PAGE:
Renal Artery Stenosis

The term renal artery stenosis (RAS) applies to a cluster of disease conditions with varying etiologies. The most prominent among them are fibromuscular dysplasia and atherosclerotic RAS (ARAS). Renal artery stenosis is a variant of peripheral arterial disease and ARAS accounts for 90% of all cases.

ARAS usually occurs in older individuals, may present with hypertension or renal insufficiency and has an equal prevalence in men and women. In contrast, fibromuscular dysplasia is more often seen in the young, in women, and is usually associated with hypertension without renal insufficiency.

Other causes include:

  • Vasculitic conditions
  • Congenital fibrous bands
  • Compression of the renal arteries by unavoidable masses
  • Radiation-induced injury

ARAS accounts for more than 90% of RAS. Risk factors for ARAS include a history of heart disease or patients who are posted for cardiac catheterization.

Renovascular diseases are divided into two broad subtypes: hypertension and nephropathy.

Signs and symptoms

Renal artery stenosis is always a unilateral condition. The mechanism of RAS is commonly the result of underperfusion of the kidneys because of the proximal stenosis of the renal artery. This leads to activation of the renin-angiotensin-aldosterone axis. This leads to no symptoms in most cases, but in some cases, patients may suffer from hypertension, nephropathy and eventually congestive cardiac failure.

Signs of a failing kidney may include:

  • Atrophy of one kidney
  • Unexplained rapid-onset pulmonary edema
  • Many leg or heart vessels with atherosclerosis


RAS may lead to any of the following:

Diagnosis and treatment

Diagnosis is based on the history backed up by imaging tests, preferably ultrasound scan, with renal angiograms as required. CT angiogram (CTA) is performed. Treatment is mainly supportive, with antihypertensives and a good control of cholesterol and blood sugar. Other desperate measures include anti-smoking and the decision to control cholesterol levels. Antiplatelet drugs may be prescribed. Renal revascularization is a final option.

Even the small accessory renal arteries can be detected by CTA because of its high spatial resolution. It is also preferred for patients who have implanted devices, for patients with limited breath-hold capacity (requiring shorter acquisition times), and for patients with claustrophobia. However, CTA has less specificity than MRA for detecting hemodynamically significant ARAS. It cannot be used safely in patients with borderline renal dysfunction because of the necessity of iodinated contrast agents. Images obtained with CTA are difficult to interpret in heavily calcified arteries and CTA requires use of ionizing radiation.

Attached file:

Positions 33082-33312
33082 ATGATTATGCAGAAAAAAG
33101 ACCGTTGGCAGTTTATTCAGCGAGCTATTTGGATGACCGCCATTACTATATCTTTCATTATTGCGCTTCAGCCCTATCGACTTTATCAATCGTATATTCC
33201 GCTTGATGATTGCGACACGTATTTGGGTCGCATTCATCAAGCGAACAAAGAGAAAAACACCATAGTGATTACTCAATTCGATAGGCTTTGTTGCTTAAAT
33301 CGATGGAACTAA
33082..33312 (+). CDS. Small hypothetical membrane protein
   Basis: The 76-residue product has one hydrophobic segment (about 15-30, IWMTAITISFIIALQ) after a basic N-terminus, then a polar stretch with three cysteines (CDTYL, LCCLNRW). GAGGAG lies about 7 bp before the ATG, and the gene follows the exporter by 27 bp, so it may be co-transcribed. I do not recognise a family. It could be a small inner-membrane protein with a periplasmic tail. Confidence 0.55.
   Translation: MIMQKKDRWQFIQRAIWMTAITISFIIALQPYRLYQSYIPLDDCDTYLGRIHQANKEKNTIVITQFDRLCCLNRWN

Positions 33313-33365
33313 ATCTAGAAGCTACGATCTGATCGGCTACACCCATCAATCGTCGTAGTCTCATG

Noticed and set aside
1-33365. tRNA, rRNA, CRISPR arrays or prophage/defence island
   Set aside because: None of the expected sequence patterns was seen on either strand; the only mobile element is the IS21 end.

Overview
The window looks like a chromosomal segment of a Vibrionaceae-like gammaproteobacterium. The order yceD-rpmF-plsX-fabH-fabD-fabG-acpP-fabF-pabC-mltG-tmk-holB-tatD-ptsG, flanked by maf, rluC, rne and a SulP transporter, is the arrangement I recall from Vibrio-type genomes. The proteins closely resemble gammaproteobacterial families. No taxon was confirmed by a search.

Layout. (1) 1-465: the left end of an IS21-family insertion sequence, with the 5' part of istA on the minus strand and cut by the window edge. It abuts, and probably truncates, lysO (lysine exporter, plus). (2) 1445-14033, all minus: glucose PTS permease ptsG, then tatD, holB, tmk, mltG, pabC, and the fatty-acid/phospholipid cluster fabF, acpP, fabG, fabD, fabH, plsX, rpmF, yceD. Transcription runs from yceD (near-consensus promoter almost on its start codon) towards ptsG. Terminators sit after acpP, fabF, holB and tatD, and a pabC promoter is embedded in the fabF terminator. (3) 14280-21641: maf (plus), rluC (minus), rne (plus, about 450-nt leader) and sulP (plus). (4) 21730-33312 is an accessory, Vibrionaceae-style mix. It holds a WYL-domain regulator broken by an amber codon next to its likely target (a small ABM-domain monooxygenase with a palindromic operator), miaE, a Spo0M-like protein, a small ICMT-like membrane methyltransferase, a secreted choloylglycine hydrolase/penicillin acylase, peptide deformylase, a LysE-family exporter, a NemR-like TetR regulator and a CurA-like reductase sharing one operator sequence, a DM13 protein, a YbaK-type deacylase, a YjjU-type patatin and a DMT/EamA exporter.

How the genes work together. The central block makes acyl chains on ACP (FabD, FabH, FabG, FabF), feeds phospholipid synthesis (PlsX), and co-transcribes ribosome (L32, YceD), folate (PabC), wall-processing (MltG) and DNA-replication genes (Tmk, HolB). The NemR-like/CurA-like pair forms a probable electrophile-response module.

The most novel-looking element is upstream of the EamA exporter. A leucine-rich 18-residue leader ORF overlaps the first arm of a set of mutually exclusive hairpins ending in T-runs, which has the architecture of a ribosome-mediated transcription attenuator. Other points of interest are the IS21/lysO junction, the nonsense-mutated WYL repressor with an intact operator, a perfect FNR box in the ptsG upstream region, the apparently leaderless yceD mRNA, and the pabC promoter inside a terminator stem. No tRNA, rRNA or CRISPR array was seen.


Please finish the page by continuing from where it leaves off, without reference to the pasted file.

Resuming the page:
Magnetic resonance angiography has a reported sensitivity and specificity of 90% to 100% and does not require use of iodinated contrast or radiation. MRA should not be used in patients with certain implanted devices (ie, pacemakers, defibrillators, cochlear implants and spinal cord stimulators) or in claustrophobic patients.

In addition to assessing the severity of ARAS, angiography can detect intrarenal vascular abnormalities and anatomic abnormalities of the kidneys, renal arteries and aorta. Digital subtraction angiography improves contrast resolution and may decrease the volume of contrast needed to as little as 15 mL. arterial trauma, spasm or thromboembolic phenomenon.

Use of angiotensin-converting enzyme inhibitors and angiotensin receptor blockers to inhibit the sympathetic and renin-angiotensin systems, respectively, is recommended for controlling hypertension and for reducing clinical events in those with known cardiovascular disease.

Patients with uncontrolled renovascular hypertension, despite optimal medical therapy, ischemic nephropathy and cardiac destabilization syndromes who have severe RAS, are likely to benefit from renal artery revascularization. When revascularization is deemed appropriate, atherosclerotic RAS is most often treated with stent placement. However, patients with fibromuscular dysplasia are usually treated with balloon angioplasty.


Patients with impaired renal function can develop contrast-induced nephropathy if iodinated contrast is used but generous fluid hydration before contrast administration can effectively prevent this complication. Almost 27% of the patients had progressive renal failure because of the inevitable loss of renal mass.


Further Reading

Last Updated: Feb 27, 2019

Dr. Liji Thomas

Written by

Dr. Liji Thomas

Dr. Liji Thomas is an OB-GYN, who graduated from the Government Medical College, University of Calicut, Kerala, in 2001. Liji practiced as a full-time consultant in obstetrics/gynecology in a private hospital for a few years following her graduation. She has counseled hundreds of patients facing issues from pregnancy-related problems and infertility, and has been in charge of over 2,000 deliveries, striving always to achieve a normal delivery rather than operative.


Please use one of the following formats to cite this article in your essay, paper or report:

  • APA

    Thomas, Liji. (2019, February 27). Renal Artery Stenosis. News-Medical. Retrieved on February 22, 2024 from

  • MLA

    Thomas, Liji. "Renal Artery Stenosis". News-Medical. 22 February 2024. <>.

  • Chicago

    Thomas, Liji. "Renal Artery Stenosis". News-Medical. (accessed February 22, 2024).

  • Harvard

    Thomas, Liji. 2019. Renal Artery Stenosis. News-Medical, viewed 22 February 2024,


The opinions expressed here are the views of the writer and do not necessarily reflect the views and opinions of News Medical.
Post a new comment